After two days of play, and seeing both the top and bottom halves of the men's draw finish their first round matches, one thing can be said with certainty: The Australian Open will not be a qualifier's friend this year.
When one thinks of fortitude in men's tennis, the first players that come to mind are almost always the top four—or big four, as they are collectively referred to now. While Rafael Nadal, normally a lock to make at least the semifinals of every major he enters, is absent from this year's Australian Open in the heavily media-covered story surrounding his injury woes, the remaining three in Novak Djokovic, Roger Federer and Andy Murray have had strong showings in their first round matches. But that was to be expected.
It has been habitual for the last few years and will remain an anchor in men's tennis for more to come. The endless adaptability employed by the big four makes their early matches something to be taken for granted, which is a shame given how unbelievably monumental and significant their presence has been to the game of tennis.
However, what has been newly remarkable at this year's Australian Open has been the more surprising, well-rounded and efficient first round completions by their seeded colleagues.
Sometimes known as the "Upset Slam" among tennis fans, referential of the higher-than-normal early or perplexing exits by top seeds at the Australian Open, this year in Melbourne seems anything but.
Because of its awkward placement directly at the start of the tennis season, players often appear somewhat rusty and uncomfortable, if not robotic or hypnotized, with old kinks yet to be straightened out and new tactics yet to be used. This phenomenon has led to a number of untimely losses by top ranked players who should be progressing further into the fortnight.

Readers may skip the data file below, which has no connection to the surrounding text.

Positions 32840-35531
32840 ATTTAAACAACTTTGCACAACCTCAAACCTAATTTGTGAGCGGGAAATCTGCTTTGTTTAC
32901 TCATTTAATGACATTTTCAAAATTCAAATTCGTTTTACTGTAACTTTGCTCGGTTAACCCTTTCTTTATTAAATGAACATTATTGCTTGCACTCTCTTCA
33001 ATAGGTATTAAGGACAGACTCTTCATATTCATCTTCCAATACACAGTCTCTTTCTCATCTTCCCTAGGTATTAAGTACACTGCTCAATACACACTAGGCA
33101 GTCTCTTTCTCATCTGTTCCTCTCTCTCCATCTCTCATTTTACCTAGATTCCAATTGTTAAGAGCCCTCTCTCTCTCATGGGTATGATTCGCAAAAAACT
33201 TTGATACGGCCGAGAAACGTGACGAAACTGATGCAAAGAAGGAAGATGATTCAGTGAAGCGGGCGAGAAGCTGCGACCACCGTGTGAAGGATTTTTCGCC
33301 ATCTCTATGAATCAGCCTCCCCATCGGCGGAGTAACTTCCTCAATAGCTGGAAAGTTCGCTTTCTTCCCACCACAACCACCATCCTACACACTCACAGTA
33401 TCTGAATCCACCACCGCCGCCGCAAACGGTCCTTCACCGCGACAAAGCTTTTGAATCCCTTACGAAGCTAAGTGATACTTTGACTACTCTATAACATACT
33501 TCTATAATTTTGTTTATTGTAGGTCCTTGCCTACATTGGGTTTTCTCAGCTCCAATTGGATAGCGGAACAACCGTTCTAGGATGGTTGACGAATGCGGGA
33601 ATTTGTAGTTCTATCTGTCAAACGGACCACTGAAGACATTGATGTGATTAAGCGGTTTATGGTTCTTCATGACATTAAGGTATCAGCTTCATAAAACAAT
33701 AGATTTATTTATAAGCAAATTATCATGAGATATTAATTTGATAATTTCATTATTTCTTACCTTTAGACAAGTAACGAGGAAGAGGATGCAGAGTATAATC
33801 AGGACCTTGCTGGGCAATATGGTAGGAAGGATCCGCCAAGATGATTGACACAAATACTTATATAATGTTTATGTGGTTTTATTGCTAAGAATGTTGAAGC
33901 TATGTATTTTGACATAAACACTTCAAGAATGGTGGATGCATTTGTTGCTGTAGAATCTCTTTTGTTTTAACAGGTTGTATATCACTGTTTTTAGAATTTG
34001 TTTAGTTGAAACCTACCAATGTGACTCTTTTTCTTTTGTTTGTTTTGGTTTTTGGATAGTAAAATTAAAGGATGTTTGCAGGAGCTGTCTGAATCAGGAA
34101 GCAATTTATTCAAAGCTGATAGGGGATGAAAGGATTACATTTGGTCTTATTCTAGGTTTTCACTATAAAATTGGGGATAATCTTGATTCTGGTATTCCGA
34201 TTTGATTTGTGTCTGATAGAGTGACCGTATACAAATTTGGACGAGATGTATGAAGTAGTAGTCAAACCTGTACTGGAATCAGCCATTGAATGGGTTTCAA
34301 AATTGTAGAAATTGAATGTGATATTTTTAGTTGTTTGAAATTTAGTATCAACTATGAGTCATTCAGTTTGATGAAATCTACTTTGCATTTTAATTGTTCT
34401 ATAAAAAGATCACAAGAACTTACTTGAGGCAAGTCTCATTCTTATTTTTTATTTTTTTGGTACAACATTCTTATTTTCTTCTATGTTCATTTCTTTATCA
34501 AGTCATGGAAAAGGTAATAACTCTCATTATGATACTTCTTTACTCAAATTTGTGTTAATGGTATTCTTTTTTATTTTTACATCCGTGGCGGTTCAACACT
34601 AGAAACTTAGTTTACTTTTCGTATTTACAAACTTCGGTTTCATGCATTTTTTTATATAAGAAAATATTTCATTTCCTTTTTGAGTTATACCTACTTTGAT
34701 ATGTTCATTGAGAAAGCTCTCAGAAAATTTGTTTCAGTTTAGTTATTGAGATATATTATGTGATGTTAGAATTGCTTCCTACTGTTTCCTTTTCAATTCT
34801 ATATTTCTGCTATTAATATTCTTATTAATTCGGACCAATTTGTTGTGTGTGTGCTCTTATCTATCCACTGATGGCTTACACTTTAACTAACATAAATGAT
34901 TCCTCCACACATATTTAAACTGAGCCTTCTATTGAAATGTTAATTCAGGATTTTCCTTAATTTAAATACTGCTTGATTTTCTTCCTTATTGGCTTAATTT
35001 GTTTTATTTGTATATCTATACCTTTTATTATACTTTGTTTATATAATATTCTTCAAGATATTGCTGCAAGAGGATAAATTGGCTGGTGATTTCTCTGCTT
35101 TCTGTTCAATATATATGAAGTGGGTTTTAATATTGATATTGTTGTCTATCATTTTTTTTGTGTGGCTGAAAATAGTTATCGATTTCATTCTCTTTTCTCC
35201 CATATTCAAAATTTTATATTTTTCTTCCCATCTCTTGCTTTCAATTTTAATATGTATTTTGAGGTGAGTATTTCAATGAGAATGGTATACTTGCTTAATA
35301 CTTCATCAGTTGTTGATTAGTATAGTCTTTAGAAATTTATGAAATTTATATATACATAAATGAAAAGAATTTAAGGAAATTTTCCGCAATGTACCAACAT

But this year's Australian Open has been an exception. In fact, the game's top players have never looked stronger.
So far, the 2013 Aussie Open has been a testament to the increasing depth of men's tennis. The highest eliminated seed in the bottom half of the draw has been the unconventional 18th seeded Ukrainian, Alexandr Dolgopolov, followed out of the tournament by the talented 34 year old German, Tommy Haas, who had been seeded at an impressive number 19th in his 17th year on tour.
Dolgopolov's loss should be taken with a grain of salt; his opponent in the first round was the exceedingly gifted and naturally athletic Frenchman, Gael Monfils, who used to be a staple in the Top 15 before injuring himself last year.
In the top half, the 11th seeded Argentinian-born Juan Monaco fell tamely to Andrey Kuznetsov on Monday; he was the only top ranked player to drop out of Melbourne Park in the entire day's play.
Though these players have shown consistency over their careers, and particularly in their respective 2012 campaigns, none were expected to make waves at the Australian Open, especially considering the largely more successful seeds looming in their sections of the draw including Tomas Berdych, Richard Gasquet and Jo-Wilfried Tsonga.